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    ^ Or rather, the understanding of new, since numBytes is misplaced there, not in malloc.

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    Perhaps, but since this is the C++ forum I lean towards misunderstanding malloc(), especially since the OP was under the impression that his malloc() call was allocating enough space for "numBytes" doubles.

    Also since this is the C++ forum the OP should start using the safer C++ style casts.

    Jim

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    The OP should be using std::vector, not new.
    Quote Originally Posted by Adak View Post
    io.h certainly IS included in some modern compilers. It is no longer part of the standard for C, but it is nevertheless, included in the very latest Pelles C versions.
    Quote Originally Posted by Salem View Post
    You mean it's included as a crutch to help ancient programmers limp along without them having to relearn too much.

    Outside of your DOS world, your header file is meaningless.

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    Yes, I have misunderstood "new", not malloc(). I thought that it wanted number of bytes as input argument whereas the number of elements should be used as input argument. After making the correction my programs run fine with "new" and "delete[]".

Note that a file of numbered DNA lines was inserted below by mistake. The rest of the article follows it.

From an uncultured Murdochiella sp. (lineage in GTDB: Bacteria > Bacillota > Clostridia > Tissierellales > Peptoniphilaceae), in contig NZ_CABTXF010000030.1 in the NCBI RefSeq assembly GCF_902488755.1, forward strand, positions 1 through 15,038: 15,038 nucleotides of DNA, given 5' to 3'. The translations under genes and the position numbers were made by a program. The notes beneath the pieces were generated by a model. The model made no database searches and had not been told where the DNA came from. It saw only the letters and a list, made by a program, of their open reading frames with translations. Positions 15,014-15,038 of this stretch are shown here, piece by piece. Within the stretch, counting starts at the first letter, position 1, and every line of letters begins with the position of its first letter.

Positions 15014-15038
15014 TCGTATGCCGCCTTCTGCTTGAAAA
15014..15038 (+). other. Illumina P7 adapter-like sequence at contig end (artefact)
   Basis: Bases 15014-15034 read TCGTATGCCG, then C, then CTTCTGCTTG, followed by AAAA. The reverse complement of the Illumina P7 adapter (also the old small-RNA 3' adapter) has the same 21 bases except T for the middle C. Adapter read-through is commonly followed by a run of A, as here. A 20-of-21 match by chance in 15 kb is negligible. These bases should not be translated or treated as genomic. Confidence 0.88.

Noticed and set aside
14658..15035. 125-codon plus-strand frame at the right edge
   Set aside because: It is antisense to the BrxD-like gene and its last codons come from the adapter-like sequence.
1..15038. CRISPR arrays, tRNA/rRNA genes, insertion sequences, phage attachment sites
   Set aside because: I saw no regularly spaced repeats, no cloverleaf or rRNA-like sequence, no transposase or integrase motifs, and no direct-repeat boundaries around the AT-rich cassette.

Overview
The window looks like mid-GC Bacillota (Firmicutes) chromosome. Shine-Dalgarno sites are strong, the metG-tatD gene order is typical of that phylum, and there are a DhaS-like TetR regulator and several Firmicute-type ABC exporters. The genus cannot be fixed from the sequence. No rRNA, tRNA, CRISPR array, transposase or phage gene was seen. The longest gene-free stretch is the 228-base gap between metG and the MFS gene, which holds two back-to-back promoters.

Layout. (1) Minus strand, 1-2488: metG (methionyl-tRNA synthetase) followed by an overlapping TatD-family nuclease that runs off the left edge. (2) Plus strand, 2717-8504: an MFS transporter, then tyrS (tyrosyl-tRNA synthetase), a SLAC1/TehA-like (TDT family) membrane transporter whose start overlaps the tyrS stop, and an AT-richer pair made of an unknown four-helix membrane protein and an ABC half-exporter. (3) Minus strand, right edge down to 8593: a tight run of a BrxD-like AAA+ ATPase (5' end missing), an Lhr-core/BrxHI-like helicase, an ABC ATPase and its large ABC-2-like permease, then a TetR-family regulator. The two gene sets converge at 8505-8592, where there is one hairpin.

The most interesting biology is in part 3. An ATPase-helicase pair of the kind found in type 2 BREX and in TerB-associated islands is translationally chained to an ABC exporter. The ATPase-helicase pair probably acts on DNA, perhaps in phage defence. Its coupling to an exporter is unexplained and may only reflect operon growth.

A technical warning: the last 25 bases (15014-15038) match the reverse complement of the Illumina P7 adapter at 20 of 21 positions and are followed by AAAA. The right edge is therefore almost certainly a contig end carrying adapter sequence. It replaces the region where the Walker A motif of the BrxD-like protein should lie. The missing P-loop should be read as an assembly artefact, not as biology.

But still, if it fails to allocate memory, why crash the program? Why not just terminate without allocating the memory or, at the very least, throw an exception?

    Yes, std::vector looks really nice and powerful, will use it in the future if it doesn't consume too much of performance.
    Last edited by bot; 11-23-2015 at 01:49 PM.

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    Quote Originally Posted by bot View Post
    But still, if it fails to allocate memory, why crash the program? Why not just terminate without allocating the memory or, at the very least, throw an exception?
    new does throw an exception called std::bad_alloc, but any exception that goes uncaught will cause termination eventually.

  10. #10
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    Operator new DOES throw an exception if it fails to allocate the memory. If you never catch that exception, it WILL crash your program.
    Quote Originally Posted by Adak View Post